Boost Users :
From: Martijn Otto (boost_at_[hidden])
Date: 2020-04-21 18:16:47
On Tue, 2020-04-21 at 18:59 +0200, Dominique Devienne via Boost-users
> On Tue, Apr 21, 2020 at 2:40 PM Martijn Otto via Boost-users <
> boost-users_at_[hidden]> wrote:
> > The easiest way is to simply replace the old process with the new,
> > improved version after stopping the listener for the old process.
> > The io_context is kept alive by handlers registered. Initially,
> > this is
> > probably only the acceptor listening for incoming connections.
> > Then, as
> > connections are established, handlers are registered for those too.
> > When you want to replace the process, you cancel the acceptor, so
> > only
> > the existing connections keep the io_context alive.
> > At this point, the listener is closed and the port is free to use
> > by
> > the new process. When all connections in the old process terminate,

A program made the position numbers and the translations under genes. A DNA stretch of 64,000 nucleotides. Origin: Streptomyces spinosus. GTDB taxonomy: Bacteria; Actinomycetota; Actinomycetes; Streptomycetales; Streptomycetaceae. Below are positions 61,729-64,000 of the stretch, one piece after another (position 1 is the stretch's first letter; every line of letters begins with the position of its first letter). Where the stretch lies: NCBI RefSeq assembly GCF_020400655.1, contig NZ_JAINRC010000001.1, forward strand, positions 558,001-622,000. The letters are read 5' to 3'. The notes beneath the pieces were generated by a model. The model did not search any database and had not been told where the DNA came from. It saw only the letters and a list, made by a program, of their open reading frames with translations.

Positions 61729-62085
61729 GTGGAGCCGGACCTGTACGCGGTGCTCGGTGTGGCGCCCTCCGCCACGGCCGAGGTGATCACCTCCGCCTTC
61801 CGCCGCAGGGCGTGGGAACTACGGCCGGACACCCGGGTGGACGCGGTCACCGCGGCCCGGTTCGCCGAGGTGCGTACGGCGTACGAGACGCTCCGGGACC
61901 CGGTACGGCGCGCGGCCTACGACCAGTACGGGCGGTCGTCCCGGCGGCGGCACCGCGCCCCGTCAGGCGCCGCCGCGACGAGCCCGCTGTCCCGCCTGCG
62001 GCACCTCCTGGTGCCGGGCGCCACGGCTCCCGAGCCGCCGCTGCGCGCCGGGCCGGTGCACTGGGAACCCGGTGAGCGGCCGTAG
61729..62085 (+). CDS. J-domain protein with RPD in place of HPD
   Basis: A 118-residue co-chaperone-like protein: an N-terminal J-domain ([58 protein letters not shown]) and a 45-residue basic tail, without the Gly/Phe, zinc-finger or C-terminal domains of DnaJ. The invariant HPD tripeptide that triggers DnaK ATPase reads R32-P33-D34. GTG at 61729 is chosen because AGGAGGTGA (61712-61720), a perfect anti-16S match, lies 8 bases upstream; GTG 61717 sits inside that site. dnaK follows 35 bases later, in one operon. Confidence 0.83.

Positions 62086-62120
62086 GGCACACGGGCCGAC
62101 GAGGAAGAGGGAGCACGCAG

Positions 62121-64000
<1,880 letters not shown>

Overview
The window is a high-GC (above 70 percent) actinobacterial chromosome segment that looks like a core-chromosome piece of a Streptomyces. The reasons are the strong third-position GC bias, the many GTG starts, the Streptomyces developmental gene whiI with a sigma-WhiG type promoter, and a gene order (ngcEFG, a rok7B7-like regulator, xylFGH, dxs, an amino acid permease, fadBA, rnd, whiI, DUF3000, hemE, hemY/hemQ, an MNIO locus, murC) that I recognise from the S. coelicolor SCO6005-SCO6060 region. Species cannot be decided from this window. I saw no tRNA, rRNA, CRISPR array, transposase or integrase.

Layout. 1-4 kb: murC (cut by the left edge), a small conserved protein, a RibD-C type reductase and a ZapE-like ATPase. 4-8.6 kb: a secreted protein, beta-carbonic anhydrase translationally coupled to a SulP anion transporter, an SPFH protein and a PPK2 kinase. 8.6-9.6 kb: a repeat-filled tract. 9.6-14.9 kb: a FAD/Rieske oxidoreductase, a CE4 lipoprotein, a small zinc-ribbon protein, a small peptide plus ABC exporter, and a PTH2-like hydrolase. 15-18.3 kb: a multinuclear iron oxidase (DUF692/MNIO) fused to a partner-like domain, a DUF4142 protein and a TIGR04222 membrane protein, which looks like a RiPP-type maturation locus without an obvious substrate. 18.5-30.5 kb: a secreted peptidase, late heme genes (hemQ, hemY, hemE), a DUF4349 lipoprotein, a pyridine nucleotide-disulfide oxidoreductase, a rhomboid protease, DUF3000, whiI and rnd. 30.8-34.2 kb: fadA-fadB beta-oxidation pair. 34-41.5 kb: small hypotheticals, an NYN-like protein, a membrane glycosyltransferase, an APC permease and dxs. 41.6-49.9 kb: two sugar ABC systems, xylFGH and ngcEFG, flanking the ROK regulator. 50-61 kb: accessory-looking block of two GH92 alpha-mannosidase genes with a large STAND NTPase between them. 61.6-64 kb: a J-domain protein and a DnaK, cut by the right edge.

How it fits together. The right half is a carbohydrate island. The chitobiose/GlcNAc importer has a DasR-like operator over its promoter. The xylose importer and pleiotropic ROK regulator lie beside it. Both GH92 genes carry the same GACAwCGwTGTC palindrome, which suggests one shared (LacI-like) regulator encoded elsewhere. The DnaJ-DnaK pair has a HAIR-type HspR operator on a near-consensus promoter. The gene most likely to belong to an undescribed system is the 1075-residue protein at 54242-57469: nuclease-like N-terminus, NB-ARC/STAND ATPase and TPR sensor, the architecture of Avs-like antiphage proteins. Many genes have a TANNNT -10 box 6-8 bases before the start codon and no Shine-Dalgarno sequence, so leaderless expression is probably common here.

> > the
> > process then stops (because no more handlers are registered).
> That's interesting, and simple. I guess I could extend one of my HTTP
> or my existing WebSocket protocol handling, to have the new server
> with the old one, notifying him to drop the listener, and stop
> listening on
> the main
> port, so that the io_context naturally can go out of scope, and the
> With possibly a grace period for existing clients to disconnect
> before forceful termination.
> > There is a small timeframe during which requests might fail,
> > because
> > the old process stops listening and the new process is not yet
> > accepting connections. Depending on your platform, there are ways
> > around this (e.g. SO_REUSEPORT on linux).
> You mean because the main server port would not be released right
> when the older server stops the io_context's TCP acceptor? Preventing
> new server to start listening on that port right away? --DD
It's inherently not synchronized. You have to wait for the old process
to release the port, at which point incoming requests aren't being
handled. Then you have to set up your new acceptor.
As said, there are platform-specific ways around this. I already
mentioned SO_REUSEPORT. UNIX also allows for sharing file descriptors
over unix-domain-sockets. Windows most likely has similar options.
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